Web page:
Too long, I imagine it'd take too long for specialize units to reach rural areas, especially given Norway's mountainous terrain. Centered in Oslo, but responsible for the whole country including off-shore oil rigs and shipping, Beredskapstroppen took a few hours to get Utoya and capture Breivik... and Utoya is an inland island only an hour outside of Oslo.

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    To respond to rural areas, it'd take even longer.

    The Norwegian Home Guard does help provide security for rural areas, though. It's not a police force, but it's responsibility is protecting Norway and policing is part of its responsibility, so our special police forces like Beredskapstroppen aren't fending for themselves during a crisis.
     
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  8. Vergennes

    Vergennes Captain Staff Member Ret. Military International Mod

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    So,the Beredskapstroppen are only based in Oslo ? Imagine how long it would take if there's an attack or an hostage situation in say... Tromso ?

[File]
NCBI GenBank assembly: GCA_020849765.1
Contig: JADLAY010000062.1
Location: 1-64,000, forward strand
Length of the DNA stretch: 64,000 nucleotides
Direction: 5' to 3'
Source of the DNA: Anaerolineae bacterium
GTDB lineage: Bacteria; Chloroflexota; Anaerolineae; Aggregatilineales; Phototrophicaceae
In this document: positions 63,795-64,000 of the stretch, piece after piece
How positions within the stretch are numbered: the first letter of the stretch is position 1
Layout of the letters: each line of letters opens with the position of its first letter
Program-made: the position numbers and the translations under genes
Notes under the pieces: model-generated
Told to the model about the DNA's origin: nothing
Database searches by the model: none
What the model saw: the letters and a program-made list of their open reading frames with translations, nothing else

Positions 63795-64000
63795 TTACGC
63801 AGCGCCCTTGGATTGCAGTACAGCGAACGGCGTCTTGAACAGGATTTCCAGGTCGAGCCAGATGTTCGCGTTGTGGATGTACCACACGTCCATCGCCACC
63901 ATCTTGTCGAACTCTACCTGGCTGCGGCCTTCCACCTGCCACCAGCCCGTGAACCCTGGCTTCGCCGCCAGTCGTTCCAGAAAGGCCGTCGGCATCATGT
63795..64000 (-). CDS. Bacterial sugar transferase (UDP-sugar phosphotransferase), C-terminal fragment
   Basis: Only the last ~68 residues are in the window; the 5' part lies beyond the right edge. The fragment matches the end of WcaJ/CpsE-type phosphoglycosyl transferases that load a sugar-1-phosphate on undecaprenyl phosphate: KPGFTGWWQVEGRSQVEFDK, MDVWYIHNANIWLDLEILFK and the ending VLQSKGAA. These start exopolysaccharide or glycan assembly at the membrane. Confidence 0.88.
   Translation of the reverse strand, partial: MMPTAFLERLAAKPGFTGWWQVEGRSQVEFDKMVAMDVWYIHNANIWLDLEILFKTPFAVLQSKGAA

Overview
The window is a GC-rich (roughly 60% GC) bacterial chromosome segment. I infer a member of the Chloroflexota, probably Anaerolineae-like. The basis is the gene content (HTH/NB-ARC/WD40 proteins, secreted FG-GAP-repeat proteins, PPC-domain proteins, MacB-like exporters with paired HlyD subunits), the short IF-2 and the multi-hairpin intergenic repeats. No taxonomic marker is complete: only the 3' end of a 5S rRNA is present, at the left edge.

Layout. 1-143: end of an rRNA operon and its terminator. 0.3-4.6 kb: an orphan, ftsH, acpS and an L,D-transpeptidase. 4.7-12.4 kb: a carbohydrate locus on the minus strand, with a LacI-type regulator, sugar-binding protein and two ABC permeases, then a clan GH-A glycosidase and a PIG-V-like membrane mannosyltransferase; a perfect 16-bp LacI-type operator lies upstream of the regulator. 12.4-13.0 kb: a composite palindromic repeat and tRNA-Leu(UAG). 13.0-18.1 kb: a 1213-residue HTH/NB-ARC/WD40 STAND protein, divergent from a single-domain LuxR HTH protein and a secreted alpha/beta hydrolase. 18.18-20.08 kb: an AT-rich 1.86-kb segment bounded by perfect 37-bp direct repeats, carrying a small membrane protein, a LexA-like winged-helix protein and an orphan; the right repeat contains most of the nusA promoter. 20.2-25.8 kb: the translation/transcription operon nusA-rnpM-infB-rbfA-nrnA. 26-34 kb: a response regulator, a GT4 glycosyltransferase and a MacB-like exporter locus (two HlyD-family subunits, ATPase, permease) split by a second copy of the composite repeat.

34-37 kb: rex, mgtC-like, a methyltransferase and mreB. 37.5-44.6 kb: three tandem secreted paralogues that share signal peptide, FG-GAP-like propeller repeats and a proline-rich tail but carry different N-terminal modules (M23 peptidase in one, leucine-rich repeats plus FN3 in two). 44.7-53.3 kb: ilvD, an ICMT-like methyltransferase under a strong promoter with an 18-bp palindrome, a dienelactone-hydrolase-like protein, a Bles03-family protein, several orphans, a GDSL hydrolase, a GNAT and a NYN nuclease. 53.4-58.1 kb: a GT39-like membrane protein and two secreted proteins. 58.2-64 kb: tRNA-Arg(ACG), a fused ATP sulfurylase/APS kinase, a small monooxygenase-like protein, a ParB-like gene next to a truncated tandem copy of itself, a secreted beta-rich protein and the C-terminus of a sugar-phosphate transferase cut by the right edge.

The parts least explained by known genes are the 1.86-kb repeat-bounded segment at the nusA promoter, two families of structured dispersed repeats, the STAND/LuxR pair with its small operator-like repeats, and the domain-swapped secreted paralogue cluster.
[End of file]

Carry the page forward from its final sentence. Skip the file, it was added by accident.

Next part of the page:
Luckily,Norway is pretty safe,a part from this lunatic,the majority of the citizens are sane and respect the laws,no terrorism problems... the criminality is very low,if inexistant in some areas.
     
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  9. Armstrong

    Armstrong 2nd Lieutenant

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    Wait @Freyja are you telling me that Norway has an army ? :eek:

    But Norway isn't even a real country ! |Shifty|

    Now Denmark...thats a country ! |Smuggrin|
     
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  10. Freyja

    Freyja 2nd Lieutenant

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    Many army, have we. Just look at our proud warriors and weep in terror.

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    Don't get bored without me, Armstrong. I've been at the hospital for the past few hours, dang kid's taking her time in there:confused:, but I have a feeling that by morning I'll be a dad? Mom? Not sure yet, we haven't got that far|Shifty|.

    Like foxy, I'm probably not going to be around too much in the next few days, not at least until we can get things settled down a bit.
     
    Last edited: Jul 13, 2016